Sarah Humpal, AM '10

This profile is online-only content from the Spring 2010 issue of SSA Magazine.

Developing and implementing citywide initiatives, collaborating with Chicago departmental commissioners, bridging theory and practice, and working right across from Mayor Daley's office -- this was the summer internship experience of SSA second-year Sarah Humpal. For ten weeks in the summer of 2009, Sarah worked as a Fellow (along with another Fellow from SSA, Angela Bailey), in the Mayor's Office Fellowship Program at the heart of Chicago government. "The fellowship emphasized the connection of public policy with social work, and how policy decisions impacted the guys on the ground," Sarah said.

With an SSA concentration in Social Administration, Sarah has always been interested in the interplay between policymakers and policy implementation. She graduated from Guilford College, North Carolina, in 2003 with a Bachelor of Arts in English and Philosophy. For Sarah, her studies have always been focused around social justice and its manifestation in the world. Rawls' Theory of Justice holds special value for Sarah, who finds this particular philosophy highly relevant and adaptable to contemporary social work. "Social work is not about how society should look for some people," Sarah said. "It's about how it could look for everyone."

Sarah's passion for social justice led her to a five year position in a nonprofit adult literacy program called Reading Connections in Greensboro, North Carolina. It was the perfect application of Sarah's philosophical interests, and an arena in which she could see the complex dialogue between policy and social work. Between 2003 and 2008, Sarah worked in the program, observing discrepancies in race, class, gender, and income and educational attainment. "Systems often sustain these discrepancies, and social work should be about removing them. Adult education provided a means of narrowing these divisions between people," Sarah said.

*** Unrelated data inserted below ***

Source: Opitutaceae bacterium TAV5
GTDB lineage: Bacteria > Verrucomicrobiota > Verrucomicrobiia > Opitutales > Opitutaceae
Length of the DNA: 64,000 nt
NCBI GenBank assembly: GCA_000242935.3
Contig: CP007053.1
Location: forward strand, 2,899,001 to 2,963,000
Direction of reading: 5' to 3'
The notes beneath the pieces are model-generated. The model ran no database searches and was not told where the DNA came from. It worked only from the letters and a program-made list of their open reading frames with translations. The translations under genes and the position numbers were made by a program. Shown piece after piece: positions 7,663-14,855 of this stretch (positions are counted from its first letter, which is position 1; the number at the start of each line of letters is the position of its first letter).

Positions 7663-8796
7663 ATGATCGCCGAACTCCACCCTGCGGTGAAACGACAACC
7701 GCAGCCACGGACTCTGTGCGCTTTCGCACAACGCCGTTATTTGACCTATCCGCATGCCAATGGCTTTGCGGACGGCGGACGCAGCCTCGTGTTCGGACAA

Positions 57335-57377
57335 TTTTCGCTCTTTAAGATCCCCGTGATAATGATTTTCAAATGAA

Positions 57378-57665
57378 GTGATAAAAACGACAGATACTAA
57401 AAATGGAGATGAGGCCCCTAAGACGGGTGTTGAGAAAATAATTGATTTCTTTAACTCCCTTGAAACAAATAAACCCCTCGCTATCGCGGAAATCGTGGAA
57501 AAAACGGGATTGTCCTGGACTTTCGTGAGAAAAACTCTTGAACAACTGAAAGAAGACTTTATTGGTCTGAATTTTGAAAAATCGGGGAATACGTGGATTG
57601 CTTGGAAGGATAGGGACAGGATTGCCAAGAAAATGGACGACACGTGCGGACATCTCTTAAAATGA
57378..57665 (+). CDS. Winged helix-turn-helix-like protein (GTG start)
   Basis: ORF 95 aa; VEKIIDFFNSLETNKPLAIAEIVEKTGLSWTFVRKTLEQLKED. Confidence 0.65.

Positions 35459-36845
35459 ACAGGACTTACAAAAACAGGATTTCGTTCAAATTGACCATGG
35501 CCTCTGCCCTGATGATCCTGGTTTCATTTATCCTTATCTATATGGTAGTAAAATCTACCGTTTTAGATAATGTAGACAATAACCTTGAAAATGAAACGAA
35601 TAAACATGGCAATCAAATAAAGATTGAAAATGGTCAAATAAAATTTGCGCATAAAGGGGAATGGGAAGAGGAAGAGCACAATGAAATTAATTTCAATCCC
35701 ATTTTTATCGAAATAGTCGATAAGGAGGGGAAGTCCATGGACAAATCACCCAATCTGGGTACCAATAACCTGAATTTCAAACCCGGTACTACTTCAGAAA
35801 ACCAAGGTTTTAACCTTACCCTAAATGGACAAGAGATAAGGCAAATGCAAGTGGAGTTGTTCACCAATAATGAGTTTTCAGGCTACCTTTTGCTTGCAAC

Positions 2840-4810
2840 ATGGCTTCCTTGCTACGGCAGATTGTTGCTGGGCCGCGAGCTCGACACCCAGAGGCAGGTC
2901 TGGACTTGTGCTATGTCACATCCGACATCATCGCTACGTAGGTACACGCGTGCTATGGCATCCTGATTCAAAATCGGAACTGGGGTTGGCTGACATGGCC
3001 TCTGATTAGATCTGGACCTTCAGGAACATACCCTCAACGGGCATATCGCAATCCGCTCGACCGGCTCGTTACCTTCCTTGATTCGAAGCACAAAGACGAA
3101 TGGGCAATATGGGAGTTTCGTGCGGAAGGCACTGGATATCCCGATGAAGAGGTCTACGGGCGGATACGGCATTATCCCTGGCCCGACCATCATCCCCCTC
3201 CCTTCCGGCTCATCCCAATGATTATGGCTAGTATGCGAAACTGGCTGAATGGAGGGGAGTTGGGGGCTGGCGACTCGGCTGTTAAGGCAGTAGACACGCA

Given her program administration experience at Reading Connections, the School of Social Service Administration proved to be a natural fit for Sarah. "It had the strong social admin component I was looking for," Sarah said. Her SSA education, especially the core coursework, was integral in preparing Sarah for the demands of the impending summer Fellowship. From her core classes she received a sturdy background in research interpretation, writing skills, and social policy. "I learned to be succinct without losing complexity and to distill written and oral works so as to make them accessible to wide audiences," Sarah said. During her time at SSA, Assistant Professor Heather Hill was a powerful mentor. "She led classes that accommodated different levels of prior policy experience, eliciting conversation, critical thinking, and discussion. The research and policy background she gave me was invaluable while I worked in the Mayor's Office."